Step 1 – Connect. First, I suggest checking your database for all CEOs that your currently working with. Run internal searches to see if any of them are on social media. It’s important to connect with people you already know, and see who they are connected with. Done that already? Then, how about running a boolean search (you can use this one) on Google and find CEO’s on LinkedIn that are also on Twitter.
Step 2 – Listen. How do you listen on social media? All those people you just connected with in Step 1, now it’s time to listen, not in a stalkerish way, but in a way that knows what’s going on in their world. Are they asking questions you can provide input to? Can you help sponsor an event? Do you have common personal interests/goals? All of those things are conversations to be on the lookout for. I like using Twitter Lists on TweetDeck so I can put people into categories and quickly monitor what that group is saying. By quickly, I mean scanning through their tweets once or twice a day.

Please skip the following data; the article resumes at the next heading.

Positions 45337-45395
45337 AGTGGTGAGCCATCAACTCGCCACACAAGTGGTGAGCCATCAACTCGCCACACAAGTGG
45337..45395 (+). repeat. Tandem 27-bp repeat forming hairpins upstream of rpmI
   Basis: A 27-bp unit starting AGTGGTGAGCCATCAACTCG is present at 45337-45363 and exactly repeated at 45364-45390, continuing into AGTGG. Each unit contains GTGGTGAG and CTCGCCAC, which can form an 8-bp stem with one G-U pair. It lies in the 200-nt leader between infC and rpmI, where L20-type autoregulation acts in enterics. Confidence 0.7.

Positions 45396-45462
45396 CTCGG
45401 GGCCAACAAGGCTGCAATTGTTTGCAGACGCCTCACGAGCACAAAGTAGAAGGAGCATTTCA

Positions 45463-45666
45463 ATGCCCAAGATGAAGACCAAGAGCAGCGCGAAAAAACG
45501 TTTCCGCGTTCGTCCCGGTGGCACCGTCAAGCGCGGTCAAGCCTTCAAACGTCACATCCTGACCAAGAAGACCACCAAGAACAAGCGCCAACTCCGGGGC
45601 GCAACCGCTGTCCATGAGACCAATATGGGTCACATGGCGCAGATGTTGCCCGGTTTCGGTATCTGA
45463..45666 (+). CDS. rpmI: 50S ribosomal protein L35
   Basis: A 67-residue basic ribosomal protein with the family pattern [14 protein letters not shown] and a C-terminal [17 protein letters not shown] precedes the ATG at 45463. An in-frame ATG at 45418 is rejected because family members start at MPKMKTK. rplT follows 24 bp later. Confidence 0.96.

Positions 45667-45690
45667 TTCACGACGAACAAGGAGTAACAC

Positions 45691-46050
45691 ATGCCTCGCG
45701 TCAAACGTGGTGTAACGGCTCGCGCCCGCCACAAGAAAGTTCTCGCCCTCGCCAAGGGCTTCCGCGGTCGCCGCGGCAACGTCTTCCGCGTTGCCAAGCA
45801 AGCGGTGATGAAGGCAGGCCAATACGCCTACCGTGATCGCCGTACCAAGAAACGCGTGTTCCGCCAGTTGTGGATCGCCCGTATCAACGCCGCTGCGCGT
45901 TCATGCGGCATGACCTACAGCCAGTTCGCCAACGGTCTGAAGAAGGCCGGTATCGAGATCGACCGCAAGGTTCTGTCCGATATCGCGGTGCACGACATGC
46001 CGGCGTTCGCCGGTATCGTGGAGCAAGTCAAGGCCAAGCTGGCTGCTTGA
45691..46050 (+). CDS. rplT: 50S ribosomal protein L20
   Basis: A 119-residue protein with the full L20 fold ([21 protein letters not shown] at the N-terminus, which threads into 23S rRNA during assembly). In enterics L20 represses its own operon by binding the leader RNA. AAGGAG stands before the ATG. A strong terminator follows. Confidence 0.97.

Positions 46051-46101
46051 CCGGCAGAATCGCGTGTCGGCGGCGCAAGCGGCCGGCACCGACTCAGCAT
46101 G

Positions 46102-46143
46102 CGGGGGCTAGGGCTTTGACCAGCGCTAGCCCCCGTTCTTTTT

Step 3 – Interact. I think this is where many companies potentially drop the ball. They get their SM sites going, then, like Field of Dreams they hope customers will come. Building a true social media platform takes a bit of an entrepreneurial spirit. Always thinking of ways to interact and build relationships. A few basic examples: comment on a blog post, RT their information, support them in their speaking engagements, just interact with them! People on SM love when their content spreads.
Step 4 – Give. I like to use the word give because relationships never work if your a “taker.” So, give to your connections. Provide meaningful content via a blog or Twitter feed. Support their efforts whether speaking or blogging. Could they benefit from knowing another one your connections? Introduce them. Do you have an event they might be interested in attending? Invite them. Let your connections know that you are not all about you.